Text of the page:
Whether from your garden, the farmer’s market or the grocery store shelf, fall produce is fresh, seasonal and happening now!  Eating healthy may seem harder come fall, when your favorite summer produce dwindles and the choices seem fewer and, perhaps, unfamiliar. Take advantage of the opportunity and think outside the box in your fall food preparation. Most fall produce can be prepared in a number of tasty ways and all of the produce mentioned here is grown locally.

Brussels sprouts are exceptionally rich in protein, dietary fiber, vitamins, minerals and antioxidants. Sprouts are a good source of vitamin A and are believed to help protect against cardiovascular diseases as well as colon and prostate cancer. Try roasting instead of steaming if you find them too bitter. Roasting Brussels sprouts with a bit of olive oil, salt and pepper caramelizes their natural sugars and brings out a sweetness that you won’t be able to resist.

Pears. One of the highest fiber fruits, pears offer about six grams that’ll help you meet your daily requirement of 25 to 30 grams. A high-fiber diet helps to keep your blood sugar level stable, cholesterol levels down, and is linked to heart benefits as well as a reduced risk of certain cancers. Try them on their own, baked or poached, chopped in a salad or add them to a roasted pork dish for a tasty pairing.

Cauliflower is low in calories, has top notch health benefits and one head contains several anti-cancer phytochemicals and is an excellent source of vitamin C. Fans of mashed potatoes can mash cauliflower instead for an easy alternative with about a quarter of the calories and an equal amount of deliciousness.  Another way to get more veggies in your diet is to rice your cauliflower and use it instead of grain rice in your dishes.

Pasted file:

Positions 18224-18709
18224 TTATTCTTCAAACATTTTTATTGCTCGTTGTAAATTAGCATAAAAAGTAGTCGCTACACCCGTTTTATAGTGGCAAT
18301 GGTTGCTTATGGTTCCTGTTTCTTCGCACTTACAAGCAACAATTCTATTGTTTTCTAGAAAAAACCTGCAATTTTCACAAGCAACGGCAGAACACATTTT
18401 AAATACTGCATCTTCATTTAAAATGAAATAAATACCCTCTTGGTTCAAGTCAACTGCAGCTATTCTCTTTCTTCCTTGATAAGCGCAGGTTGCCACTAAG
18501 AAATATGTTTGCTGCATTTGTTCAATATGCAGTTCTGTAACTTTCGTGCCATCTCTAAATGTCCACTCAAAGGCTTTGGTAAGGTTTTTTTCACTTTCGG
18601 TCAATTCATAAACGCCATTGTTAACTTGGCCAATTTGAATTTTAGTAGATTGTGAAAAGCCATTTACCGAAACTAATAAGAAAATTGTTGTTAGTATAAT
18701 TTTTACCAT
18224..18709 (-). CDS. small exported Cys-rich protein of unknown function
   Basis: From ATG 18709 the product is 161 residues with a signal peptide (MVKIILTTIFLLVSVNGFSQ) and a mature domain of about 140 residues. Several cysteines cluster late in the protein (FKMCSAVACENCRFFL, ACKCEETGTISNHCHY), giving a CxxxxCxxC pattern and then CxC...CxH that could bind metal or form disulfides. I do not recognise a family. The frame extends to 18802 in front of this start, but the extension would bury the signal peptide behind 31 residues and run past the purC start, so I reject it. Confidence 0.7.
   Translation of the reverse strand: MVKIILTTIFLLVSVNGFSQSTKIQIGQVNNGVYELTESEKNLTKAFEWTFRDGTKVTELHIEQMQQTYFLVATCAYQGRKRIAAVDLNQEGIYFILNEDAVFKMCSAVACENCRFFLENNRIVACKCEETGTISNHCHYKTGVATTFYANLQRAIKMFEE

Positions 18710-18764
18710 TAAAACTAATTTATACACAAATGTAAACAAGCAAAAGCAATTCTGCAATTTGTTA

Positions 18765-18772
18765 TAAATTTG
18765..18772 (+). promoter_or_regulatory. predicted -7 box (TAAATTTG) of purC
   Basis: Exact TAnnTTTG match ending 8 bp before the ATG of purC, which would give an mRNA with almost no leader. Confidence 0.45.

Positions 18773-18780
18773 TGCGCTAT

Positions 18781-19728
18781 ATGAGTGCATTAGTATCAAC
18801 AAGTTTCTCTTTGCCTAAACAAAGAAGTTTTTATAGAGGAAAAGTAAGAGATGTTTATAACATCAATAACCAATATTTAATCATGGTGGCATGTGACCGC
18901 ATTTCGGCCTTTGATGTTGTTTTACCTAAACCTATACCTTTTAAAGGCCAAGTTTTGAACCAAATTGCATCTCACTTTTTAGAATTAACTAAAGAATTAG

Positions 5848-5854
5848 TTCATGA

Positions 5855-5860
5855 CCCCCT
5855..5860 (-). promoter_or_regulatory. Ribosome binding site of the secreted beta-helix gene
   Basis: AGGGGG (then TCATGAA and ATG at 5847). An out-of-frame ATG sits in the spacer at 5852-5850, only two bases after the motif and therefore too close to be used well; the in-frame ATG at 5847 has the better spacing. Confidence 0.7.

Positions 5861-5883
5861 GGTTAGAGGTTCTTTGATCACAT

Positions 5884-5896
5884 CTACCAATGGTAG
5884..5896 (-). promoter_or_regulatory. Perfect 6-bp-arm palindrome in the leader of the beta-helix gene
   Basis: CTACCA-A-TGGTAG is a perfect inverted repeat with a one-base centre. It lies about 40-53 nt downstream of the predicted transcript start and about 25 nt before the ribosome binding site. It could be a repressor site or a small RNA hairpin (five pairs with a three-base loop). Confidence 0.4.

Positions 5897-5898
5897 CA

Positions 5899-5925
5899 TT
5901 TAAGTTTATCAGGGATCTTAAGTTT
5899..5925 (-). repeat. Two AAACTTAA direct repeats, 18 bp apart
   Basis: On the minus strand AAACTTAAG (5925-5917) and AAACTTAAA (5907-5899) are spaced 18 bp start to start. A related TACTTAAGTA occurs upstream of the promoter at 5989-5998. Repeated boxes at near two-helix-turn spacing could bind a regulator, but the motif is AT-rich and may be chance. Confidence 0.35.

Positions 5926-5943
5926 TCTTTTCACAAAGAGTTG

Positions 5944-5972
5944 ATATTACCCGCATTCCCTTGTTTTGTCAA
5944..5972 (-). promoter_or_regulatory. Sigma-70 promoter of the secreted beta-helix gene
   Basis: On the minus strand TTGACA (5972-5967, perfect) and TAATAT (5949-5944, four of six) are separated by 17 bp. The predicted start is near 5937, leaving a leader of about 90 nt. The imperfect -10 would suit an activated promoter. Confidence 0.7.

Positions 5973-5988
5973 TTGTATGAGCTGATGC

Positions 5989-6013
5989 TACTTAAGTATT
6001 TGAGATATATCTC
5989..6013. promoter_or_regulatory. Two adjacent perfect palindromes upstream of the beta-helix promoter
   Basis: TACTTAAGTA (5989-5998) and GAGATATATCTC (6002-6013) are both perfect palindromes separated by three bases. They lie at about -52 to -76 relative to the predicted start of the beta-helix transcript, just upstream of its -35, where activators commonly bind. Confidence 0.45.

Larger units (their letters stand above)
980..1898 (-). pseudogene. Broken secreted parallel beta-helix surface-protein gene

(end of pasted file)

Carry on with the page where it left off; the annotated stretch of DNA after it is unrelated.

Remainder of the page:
Sweet potatoes. Sweet potatoes are packed with calcium, potassium and vitamins. Full of natural sweetness, nothing tastes better than simply baking them. Top with a dollop of low-fat Greek yogurt and a sprinkle of nutmeg for added enjoyment. Or slice them thinly and roast them in the oven with olive oil, salt and pepper for a crispy roasted sweet potato.

Grapes. A super food, grapes are high in antioxidants important for eye health such as lutein, and red grapes contain the phytochemical resveratrol in their skins, the antioxidant synonymous with wine known to lend protection from several chronic diseases and conditions.  Add grapes or raisins to salads and sandwiches, or freeze them and eat them as a cool, sweet treat. Don’t forget about grapes in other forms.  You can enjoycooking with grapeseed oil and, of course, wine!

Andrea wants to live in a world where the neighborhoods are walkable, bike lanes are plentiful, and the food is fresh, delicious and readily available. A 20-year veteran of the health and wellness industry, she started her career in the fitness industry while earning a master’s degree in Exercise Science and Health Promotion, and then on to the burgeoning field of worksite wellness. Andrea has competed in collegiate level soccer, worked as a personal trainer, fitness instructor, wellness coach, and master trainer, climbed 14ers, and completed cycling centuries and metric centuries. All of these experiences give her the opportunity to view well-being from many different perspectives. When she’s not helping others to be their healthiest self, you can find her at a farm to table restaurant, down dogging at the yoga studio, or experiencing the Colorado landscape on a bicycle, snowshoes, cross country skis or on foot.